Google has launched two new Android apps for visually impaired users — although they could be useful to just about anybody looking for more information from their mobile navigation devices.

The first is called WalkyTalky, and like the latest version of Google Maps Navigation app for Android, it can provide you with walking directions from point A to point B. But instead of simply speaking up to tell you when to turn right or left, WalkyTalky will talk to you along the way, pointing out intersections, names of streets you pass, and even street addresses. This can help you keep track of where you are on your journey — especially if you can’t read the addresses or street signs yourself.

The other app is called Intersection Explorer, and it lets users explore locations without taking a step outside. Just fire up the app and the program will detect your current location (or allow you to enter a new address). You can tap the phone to hear the street name and nearest intersection, and you can move your finger north, south, east, or west to hear the names of nearby streets. This way you can discover how to get from one place to another by interacting with a map much the same way a person with perfect eyesight would do by looking at it.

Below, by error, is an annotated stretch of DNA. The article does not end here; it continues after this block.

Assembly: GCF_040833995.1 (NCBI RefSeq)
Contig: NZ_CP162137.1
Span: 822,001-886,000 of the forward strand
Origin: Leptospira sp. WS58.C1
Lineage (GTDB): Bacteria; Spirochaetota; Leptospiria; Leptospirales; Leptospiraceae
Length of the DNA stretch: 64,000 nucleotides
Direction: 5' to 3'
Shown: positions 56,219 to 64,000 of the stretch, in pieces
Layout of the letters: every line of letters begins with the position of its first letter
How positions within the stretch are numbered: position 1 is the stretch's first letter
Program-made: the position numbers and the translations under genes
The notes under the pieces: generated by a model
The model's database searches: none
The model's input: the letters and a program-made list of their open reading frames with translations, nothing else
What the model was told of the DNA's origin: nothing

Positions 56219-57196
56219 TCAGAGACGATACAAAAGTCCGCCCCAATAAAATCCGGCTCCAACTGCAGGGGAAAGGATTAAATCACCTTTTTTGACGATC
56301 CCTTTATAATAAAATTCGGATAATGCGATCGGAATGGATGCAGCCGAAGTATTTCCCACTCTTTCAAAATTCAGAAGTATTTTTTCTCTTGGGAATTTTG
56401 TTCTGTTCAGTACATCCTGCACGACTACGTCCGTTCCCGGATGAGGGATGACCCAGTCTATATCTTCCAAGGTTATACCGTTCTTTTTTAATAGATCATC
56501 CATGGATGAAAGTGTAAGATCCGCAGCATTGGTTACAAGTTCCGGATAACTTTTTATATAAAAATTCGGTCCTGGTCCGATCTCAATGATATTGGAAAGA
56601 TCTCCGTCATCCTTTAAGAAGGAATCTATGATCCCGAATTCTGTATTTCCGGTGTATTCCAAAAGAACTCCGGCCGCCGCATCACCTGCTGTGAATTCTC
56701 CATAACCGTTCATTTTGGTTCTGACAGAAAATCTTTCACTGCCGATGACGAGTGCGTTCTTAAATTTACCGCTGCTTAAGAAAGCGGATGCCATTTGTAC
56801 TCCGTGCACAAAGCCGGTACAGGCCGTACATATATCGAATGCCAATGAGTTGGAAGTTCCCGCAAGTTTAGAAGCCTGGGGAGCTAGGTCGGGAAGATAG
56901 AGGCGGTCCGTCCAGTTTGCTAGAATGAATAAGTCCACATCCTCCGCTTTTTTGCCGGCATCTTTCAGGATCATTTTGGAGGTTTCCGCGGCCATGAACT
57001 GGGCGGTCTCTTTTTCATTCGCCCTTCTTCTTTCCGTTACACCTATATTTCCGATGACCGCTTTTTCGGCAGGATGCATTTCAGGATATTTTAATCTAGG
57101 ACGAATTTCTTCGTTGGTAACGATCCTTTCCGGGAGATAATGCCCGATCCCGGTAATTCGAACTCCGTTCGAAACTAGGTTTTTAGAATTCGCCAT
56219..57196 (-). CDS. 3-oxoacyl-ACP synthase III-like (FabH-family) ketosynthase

Unfortunately I encountered a Force Close error every time I tried to run WalkyTalky, but Intersection Explorer seemed to work exactly as promised.

via TechCrunch

Brad Linder

Brad Linder is editor of Liliputing and Mobiputing. He's been tinkering with mobile tech for decades and writing about it since...

2 replies on “Google launches two Android navigation apps for the visually impaired”

Comments are closed.